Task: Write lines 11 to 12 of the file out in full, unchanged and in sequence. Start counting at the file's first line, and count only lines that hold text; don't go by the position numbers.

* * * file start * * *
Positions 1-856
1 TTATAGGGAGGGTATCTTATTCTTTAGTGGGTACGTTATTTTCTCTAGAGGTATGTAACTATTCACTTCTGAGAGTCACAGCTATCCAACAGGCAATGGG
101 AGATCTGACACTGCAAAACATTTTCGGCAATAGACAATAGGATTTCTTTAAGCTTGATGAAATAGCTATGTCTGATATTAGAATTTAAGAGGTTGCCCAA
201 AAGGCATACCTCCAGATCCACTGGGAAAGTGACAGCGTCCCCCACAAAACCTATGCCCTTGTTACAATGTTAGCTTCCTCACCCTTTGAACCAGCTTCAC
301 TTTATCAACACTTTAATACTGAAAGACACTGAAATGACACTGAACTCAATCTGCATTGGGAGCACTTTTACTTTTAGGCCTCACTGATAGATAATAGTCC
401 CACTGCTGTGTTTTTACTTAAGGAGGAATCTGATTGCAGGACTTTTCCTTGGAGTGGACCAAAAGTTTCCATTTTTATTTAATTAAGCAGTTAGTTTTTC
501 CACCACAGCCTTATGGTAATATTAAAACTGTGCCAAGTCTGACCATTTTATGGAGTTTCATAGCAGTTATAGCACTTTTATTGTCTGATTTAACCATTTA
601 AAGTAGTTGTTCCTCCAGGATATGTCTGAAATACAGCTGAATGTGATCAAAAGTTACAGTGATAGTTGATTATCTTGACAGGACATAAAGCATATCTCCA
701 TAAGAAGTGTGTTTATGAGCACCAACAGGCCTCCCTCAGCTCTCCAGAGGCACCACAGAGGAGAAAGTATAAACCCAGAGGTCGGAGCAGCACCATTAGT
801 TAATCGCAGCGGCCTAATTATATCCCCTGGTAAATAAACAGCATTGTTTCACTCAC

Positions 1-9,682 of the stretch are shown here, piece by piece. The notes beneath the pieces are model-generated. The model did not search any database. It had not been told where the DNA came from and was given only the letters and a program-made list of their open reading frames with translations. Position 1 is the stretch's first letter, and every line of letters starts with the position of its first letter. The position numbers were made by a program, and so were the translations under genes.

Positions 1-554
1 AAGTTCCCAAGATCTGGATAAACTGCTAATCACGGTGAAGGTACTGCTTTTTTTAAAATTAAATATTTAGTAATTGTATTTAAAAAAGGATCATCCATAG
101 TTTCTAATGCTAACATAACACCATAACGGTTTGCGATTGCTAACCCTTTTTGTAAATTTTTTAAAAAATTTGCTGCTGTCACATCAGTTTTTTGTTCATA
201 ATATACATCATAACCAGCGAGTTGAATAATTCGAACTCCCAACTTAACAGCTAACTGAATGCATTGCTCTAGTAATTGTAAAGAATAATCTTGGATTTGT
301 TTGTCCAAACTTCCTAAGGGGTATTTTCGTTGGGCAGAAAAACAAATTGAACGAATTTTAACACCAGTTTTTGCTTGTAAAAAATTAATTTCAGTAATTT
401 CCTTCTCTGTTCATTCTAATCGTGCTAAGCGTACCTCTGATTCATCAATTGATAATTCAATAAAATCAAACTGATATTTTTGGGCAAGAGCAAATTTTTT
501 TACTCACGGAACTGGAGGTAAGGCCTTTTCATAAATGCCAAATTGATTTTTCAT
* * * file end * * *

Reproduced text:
Positions 1-9,682 of the stretch are shown here, piece by piece. The notes beneath the pieces are model-generated. The model did not search any database. It had not been told where the DNA came from and was given only the letters and a program-made list of their open reading frames with translations. Position 1 is the stretch's first letter, and every line of letters starts with the position of its first letter. The position numbers were made by a program, and so were the translations under genes.

Positions 1-554